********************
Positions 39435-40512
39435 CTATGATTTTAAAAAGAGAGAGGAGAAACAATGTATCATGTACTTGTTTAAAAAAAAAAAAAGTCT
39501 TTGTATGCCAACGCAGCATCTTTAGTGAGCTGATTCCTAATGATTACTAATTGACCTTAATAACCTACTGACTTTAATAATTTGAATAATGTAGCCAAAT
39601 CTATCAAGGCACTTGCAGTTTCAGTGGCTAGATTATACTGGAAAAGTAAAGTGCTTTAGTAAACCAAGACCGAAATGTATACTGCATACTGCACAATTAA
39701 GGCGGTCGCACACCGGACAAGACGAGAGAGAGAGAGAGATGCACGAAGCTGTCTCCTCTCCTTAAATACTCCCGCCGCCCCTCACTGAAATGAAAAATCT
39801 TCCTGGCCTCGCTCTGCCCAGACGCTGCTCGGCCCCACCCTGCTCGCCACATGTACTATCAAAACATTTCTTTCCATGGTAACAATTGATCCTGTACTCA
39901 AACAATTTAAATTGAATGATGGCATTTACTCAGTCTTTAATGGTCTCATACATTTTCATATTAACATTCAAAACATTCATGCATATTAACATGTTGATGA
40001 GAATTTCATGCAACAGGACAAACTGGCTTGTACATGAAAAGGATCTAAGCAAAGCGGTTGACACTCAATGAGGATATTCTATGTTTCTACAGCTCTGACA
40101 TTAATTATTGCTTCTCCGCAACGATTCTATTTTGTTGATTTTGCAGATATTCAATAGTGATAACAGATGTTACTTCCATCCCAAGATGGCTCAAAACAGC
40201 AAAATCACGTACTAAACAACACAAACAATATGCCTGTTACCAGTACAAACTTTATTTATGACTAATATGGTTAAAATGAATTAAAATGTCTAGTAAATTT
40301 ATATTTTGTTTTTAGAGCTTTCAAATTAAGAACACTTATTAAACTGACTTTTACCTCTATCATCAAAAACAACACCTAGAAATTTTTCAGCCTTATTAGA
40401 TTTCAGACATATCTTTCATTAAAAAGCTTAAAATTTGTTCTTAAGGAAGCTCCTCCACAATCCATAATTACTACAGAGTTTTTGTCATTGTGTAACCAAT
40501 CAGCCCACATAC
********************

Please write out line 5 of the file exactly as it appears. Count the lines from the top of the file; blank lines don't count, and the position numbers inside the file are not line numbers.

39701 GGCGGTCGCACACCGGACAAGACGAGAGAGAGAGAGAGATGCACGAAGCTGTCTCCTCTCCTTAAATACTCCCGCCGCCCCTCACTGAAATGAAAAATCT